Politics and policy
Dar work permit fee raise rocks bloc
Tanzania has imposed a 33 per cent increase in work permit fees on residents of other East African Community member states, putting to test a treaty launched two years ago to ease movement of professionals in the region.
The country’s home affairs ministry last week directed all foreigners to seek fresh documents, saying the residence permits that are in force would expire at the end of this year.
“All foreigners holding resident permits “A”, “B” and “C” are informed that with effect from August 01, 2012 they are required to submit their Residence Permits at Regional and District Immigration Offices for replacement,” a notice on the Tanzania Principal Commissioner of Immigration website reads.
Although the directive says old permits would be renewed at no additional cost, persons and businesses seeking permits for the first time will obtain them at the new rates.
The order affects self-employed foreigners (holders of Residence Permit Class “A”), firms which intend to transfer employees to Tanzania (Class “B”) and permits usually held by missionaries, students, foreign volunteers, researchers and retired foreign nationals (Class C).
The employers who opt to transfer part of their workforce to Tanzania will now pay $2000 (Sh168, 000) per employee, a 33 per cent increase from $1,500 (Sh126, 000).
Self employed pensioners will now pay between $1,000 (Sh84,000) to $3,000 (Sh252,000) depending on business type while class “C” holders are now required to pay between $200 and $500 to be allowed to work in Tanzania.
The statement comes two years after the East African Community launched a common market protocol to ease the exchange of labour and other factors of production across the border.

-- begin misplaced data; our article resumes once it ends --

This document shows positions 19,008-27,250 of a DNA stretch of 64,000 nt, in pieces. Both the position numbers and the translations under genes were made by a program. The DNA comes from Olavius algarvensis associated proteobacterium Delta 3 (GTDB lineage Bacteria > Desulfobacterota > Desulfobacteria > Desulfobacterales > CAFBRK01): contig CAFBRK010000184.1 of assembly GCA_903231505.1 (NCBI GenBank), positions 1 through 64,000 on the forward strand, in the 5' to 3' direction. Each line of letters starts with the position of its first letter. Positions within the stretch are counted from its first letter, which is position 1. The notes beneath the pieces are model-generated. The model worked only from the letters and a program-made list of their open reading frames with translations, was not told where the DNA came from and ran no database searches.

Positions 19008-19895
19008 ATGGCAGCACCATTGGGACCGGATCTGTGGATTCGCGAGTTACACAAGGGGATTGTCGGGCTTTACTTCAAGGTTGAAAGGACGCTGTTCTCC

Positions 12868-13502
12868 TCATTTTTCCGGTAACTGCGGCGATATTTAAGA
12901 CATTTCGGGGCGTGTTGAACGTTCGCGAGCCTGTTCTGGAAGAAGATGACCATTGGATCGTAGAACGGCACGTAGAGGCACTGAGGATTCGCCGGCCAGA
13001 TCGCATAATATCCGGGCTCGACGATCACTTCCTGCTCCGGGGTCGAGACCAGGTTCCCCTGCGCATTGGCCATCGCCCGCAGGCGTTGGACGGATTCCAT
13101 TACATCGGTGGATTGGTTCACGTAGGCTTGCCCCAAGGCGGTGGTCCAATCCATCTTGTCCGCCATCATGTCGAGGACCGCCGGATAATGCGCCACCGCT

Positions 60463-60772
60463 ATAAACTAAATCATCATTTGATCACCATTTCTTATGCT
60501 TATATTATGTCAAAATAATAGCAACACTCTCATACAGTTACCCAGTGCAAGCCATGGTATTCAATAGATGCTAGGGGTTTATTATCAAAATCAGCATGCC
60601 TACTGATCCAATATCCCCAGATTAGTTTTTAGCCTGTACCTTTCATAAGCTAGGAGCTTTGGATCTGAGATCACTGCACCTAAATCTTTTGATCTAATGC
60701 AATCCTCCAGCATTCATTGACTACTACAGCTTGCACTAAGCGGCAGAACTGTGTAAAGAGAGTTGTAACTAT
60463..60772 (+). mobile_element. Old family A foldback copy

“The new fees for the work permits are very high and not everyone in the private sector can afford them,” The East African Business Council, a lobby group from region’s businesses, said on Monday.
Kenya and Rwanda became the first states to scrap work permit fees on citizens by December 2010, raising hope that Tanzania, Uganda, and Burundi would follow suit shortly.
The reverse action of Tanzanian government exposes how national agencies are likely to exploit loopholes in the common market protocol to frustrate the search for a regional free market economy in future.
“When there are such barriers, the free movement of persons which is one of the great milestones envisaged in the East African Integration cannot be achieved,” EABC said calling for intervention from the council of ministers.
The increased work permit charges and other administrative barriers that have cropped up lately will be discussed during the EAC’s council of ministers annual meeting in November.
“We won’t give room for any of these arbitrary charges since they may give an impression that member states are free to renegotiate the common market protocol,” said Mr Musa Sirma, Kenya’s EAC minister and current chairman of the region’s council of ministers.
However, Tanzania is exploiting a clause in the protocol allowing member countries to subject rights such immigration, establishment and access to land to national laws. The clause was inserted to win over members who were hesitant in signing the protocol.
“Tanzania was within its sovereign right to increase its work permit fees but we expect it to create concessions that distinguish east African citizens and their businesses from other foreigners,” Peter Kiguta, EAC’s director of trade and customs told the Business Daily in Nairobi on Monday.
Apart from employed workers, Tanzania has used this provision to demand work permit fees from lawyers, accountants and other professional firm that seek to set up units within its territory.
This, even as EAC’s founding treaty - under which the Common Market protocol operates - expressly bars discrimination of citizens of the region in any of the five member states.
The latest move by Tanzania is expected to attract retaliation from other EAC member countries, fueling more tension in the fledgling bloc.
In Kenya, the move is expected to rekindle memories of earlier disputes that have seen businesses calling for a legally binding mechanism to force states to respect the region’s treaty.
In February this year, Kenyan truck drivers paralysed operations at Namanga border to protest a $200 fee that Tanzania Revenue Authority introduced on vehicles crossing into its territory.